BRENTWOOD — A former drug and alcohol substance abuse clinician who was fired from Hampstead Hospital claims in a new lawsuit that he was let go because he reported concerns about registered sex offenders allegedly working at the psychiatric facility with unsupervised access to patients, including children.

Francis D. Smith’s suit accuses the hospital of wrongful termination and retaliation under the Whistleblower Act and alleges that the facility failed to address his concerns.

A representative from Hampstead Hospital did not immediately return a call seeking comment on Tuesday.

According to the suit filed on May 14 in Rockingham County Superior Court, Smith, a Kensington resident, was hired on Jan. 12, 2015, to provide substance abuse counseling services to patients, including children between the ages of 12 and 16.

The suit says Smith is a licensed alcohol and drug counselor who was hired, in part, to reduce the suicide rate among substance abuse patients.

“In the four months prior to Mr. Smith’s employment with Hampstead Hospital, several patients or former patients of Hampstead Hospital’s substance abuse treatment had committed suicide. During Mr. Smith’s employment at Hampstead Hospital, none of the substance abuse patients committed suicide,” the suit says.

The suit says Smith’s performance review records showed that he “met or exceeded expectations in every category.”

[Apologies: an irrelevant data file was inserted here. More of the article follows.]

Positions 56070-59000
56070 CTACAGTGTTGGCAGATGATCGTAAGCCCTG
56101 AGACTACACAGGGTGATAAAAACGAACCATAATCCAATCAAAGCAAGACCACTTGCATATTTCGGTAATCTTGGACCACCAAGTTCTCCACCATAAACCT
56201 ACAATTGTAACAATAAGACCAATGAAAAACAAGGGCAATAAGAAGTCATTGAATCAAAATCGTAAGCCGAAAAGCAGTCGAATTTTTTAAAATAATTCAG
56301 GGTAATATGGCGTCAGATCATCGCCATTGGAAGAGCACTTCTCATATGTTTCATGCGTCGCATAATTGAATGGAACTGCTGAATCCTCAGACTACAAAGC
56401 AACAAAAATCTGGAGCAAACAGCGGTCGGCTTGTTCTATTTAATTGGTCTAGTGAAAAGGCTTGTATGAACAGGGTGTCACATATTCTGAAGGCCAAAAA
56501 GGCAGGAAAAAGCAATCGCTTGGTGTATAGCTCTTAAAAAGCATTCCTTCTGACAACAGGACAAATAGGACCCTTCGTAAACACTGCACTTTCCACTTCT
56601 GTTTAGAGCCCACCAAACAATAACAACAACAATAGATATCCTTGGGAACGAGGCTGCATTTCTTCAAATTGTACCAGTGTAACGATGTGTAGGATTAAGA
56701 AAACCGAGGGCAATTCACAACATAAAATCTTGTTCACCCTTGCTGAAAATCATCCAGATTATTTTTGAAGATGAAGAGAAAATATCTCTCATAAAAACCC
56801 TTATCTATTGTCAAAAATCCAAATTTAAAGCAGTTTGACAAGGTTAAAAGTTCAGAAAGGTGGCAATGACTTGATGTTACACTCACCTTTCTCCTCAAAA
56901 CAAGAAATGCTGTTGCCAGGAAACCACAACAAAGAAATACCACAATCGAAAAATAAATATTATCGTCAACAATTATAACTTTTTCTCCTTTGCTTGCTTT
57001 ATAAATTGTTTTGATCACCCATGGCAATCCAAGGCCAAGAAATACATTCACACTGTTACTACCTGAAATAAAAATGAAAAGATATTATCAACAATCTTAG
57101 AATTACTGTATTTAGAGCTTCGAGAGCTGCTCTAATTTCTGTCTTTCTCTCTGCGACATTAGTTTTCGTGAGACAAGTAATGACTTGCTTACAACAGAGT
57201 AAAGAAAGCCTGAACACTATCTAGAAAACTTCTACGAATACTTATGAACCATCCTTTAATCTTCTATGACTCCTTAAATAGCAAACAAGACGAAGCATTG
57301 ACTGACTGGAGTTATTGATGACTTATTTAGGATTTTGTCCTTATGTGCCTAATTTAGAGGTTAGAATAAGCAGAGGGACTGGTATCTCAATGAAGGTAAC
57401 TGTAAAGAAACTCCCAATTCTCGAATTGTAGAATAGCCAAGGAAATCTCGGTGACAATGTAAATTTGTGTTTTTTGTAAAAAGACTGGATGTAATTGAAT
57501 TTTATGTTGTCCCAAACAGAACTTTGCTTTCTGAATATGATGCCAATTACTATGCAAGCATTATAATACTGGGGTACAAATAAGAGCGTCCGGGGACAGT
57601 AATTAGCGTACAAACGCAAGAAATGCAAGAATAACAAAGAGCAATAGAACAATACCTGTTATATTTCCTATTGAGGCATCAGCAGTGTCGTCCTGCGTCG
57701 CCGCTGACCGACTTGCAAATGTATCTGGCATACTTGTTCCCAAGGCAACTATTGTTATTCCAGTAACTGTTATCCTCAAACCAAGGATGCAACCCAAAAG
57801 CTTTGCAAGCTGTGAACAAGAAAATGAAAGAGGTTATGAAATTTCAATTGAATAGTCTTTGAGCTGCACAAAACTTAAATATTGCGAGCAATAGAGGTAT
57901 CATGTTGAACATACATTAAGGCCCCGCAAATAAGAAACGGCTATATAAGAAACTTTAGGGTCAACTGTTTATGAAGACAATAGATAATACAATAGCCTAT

While he was employed at the facility at 218 East Road in Hampstead, the suit alleges, Smith learned that some of the subcontractors hired to perform landscaping work were registered sex offenders and that at least one was a tier III offender involving crimes against children.

“Moreover, Mr. Smith discovered that these registered sex offenders were being allowed to be unmonitored and unsupervised in the cafeteria of the hospital where they had access to and the ability to interact with patients at Hampstead Hospital, including, without limitation, vulnerable minors as young as six years old seeking developmental, psychiatric, or substance abuse treatment,” the suit says.

Smith’s suit alleges that on at least one occasion he saw a sex offender interacting with minor females in the cafeteria. He also claims he reported concerns about the sex offenders several times to the hospital and was told they would be addressed, but they were not, according to the suit.

The last time he reported his concerns was on July 21, 2017, and a few days later he was called to meet with the director of support services who manages the hospital’s subcontractors, the suit says.

“Mr. Smith informed Hampstead Hospital that his primary concern was the safety of the patients which was why he was making the complaints internally as opposed to reporting his concerns to the media. Two days later, on July 26, 2017, Mr. Smith was fired from his job at Hampstead Hospital,” the suit says.

Smith claims he was told in an exit interview that he was fired because he was “not a good fit” for the hospital and that the termination was related to his “inflexibility” and refusal to “let things go,” the suit says.

Smith’s Concord attorney, David Rayment, declined to comment beyond the allegations in the lawsuit.